Pedro Molina

La difícil búsqueda de normas financieras mundiales

BRUSELAS – Si, como se dice, la crisis financiera es mundial, la solución debe ser mundial: un sistema financiero internacional que funcione mejor. Y, como las instituciones de Bretton Woods –el Banco Mundial y el Fondo Monetario Internacional– constituyen el centro del sistema financiero internacional, se debe incluirlas en la solución.

Un sistema financiero internacional perfeccionado debe aplicar dos líneas principales de acción. La primera consiste en ampliar el alcance de la cooperación internacional. En este momento, el Consejo de Estabilidad Financiera, entre cuyos miembros figuran los países del G-20, lanza principalmente iniciativas a ese respecto.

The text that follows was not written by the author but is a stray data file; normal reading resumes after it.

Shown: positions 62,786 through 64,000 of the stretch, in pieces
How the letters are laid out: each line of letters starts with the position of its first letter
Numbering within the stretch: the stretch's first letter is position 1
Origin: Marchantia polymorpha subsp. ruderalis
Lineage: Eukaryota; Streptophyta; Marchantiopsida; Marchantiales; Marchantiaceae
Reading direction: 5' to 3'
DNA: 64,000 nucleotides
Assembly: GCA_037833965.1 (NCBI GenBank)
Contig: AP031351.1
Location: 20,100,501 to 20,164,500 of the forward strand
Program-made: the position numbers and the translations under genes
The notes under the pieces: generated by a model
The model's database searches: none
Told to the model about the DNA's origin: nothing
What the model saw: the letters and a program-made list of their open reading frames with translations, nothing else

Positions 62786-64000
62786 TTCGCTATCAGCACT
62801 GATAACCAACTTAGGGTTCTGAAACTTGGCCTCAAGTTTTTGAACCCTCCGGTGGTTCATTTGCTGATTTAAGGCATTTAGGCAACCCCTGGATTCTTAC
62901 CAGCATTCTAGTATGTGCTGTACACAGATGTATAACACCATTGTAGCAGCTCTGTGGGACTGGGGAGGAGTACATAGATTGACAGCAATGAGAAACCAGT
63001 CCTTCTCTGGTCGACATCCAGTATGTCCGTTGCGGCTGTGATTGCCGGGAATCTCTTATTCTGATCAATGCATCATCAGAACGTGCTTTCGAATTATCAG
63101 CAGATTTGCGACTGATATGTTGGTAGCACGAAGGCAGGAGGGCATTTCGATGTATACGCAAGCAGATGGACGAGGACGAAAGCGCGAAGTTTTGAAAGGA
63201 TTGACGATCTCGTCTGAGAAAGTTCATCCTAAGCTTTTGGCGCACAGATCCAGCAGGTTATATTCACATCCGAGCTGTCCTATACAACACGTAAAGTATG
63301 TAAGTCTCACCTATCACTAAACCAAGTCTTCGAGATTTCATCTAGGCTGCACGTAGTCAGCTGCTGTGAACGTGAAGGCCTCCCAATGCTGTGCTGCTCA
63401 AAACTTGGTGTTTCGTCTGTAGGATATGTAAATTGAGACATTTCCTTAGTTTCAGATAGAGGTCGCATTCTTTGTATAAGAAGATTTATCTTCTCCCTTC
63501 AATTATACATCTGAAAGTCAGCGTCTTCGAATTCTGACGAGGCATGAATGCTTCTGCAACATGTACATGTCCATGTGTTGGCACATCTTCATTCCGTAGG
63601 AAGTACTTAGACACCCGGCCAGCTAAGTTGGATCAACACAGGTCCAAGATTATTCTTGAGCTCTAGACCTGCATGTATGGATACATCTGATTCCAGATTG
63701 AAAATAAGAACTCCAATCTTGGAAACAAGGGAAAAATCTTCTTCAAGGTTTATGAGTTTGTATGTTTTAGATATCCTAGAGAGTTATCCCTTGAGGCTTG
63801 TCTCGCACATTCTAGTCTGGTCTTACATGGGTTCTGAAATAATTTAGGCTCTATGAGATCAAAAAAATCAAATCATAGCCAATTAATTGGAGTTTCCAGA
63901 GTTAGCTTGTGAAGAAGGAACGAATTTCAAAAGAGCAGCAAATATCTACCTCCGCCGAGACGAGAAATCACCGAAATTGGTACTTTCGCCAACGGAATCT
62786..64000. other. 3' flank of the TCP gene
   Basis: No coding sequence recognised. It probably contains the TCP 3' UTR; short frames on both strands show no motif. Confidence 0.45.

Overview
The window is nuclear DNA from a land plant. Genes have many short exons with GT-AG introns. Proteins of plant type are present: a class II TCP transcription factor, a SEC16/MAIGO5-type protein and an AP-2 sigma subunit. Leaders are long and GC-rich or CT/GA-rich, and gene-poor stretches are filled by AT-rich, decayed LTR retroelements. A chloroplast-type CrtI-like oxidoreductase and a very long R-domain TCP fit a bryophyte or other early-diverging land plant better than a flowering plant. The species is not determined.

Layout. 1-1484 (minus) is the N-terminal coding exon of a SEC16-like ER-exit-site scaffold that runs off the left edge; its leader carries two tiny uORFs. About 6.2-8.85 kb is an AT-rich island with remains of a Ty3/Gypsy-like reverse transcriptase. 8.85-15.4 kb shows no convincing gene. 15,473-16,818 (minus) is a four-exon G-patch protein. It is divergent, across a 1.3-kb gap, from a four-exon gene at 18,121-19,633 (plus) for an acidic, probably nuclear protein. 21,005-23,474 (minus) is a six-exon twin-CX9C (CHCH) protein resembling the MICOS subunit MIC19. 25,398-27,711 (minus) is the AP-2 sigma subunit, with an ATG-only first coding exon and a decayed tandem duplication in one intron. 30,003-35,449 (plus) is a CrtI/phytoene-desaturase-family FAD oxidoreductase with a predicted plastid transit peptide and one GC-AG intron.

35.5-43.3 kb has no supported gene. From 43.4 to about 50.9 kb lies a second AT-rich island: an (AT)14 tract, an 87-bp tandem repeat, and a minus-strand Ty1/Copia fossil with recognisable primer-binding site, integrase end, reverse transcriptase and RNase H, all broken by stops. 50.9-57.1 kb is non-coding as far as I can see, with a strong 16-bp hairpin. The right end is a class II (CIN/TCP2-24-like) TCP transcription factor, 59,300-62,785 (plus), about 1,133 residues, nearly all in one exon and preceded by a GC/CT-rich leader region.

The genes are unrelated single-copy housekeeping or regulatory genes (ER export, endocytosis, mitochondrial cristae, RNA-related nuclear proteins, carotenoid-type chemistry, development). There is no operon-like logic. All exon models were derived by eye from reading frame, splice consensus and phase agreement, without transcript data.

Otra línea de acción es la de fortalecer los poderes blandos de las instituciones internacionales con miras a formular políticas económicas más coherentes, en particular mediante la consecución de economías sistémicamente importantes. Para ello, sería necesaria la participación directa de las instituciones de Bretton Woods, en particular el FMI. Después de la crisis asiática del decenio de 1990, se acordó un fortalecimiento del FMI y la cumbre del G-7 celebrada en Colonia en 1999 encomendó al Fondo que desempeñara un papel de intensa vigilancia para lograr una mayor transparencia y fomentar un ajuste temprano por parte de los países que tengan una situación insostenible en materia de balanza de pagos.

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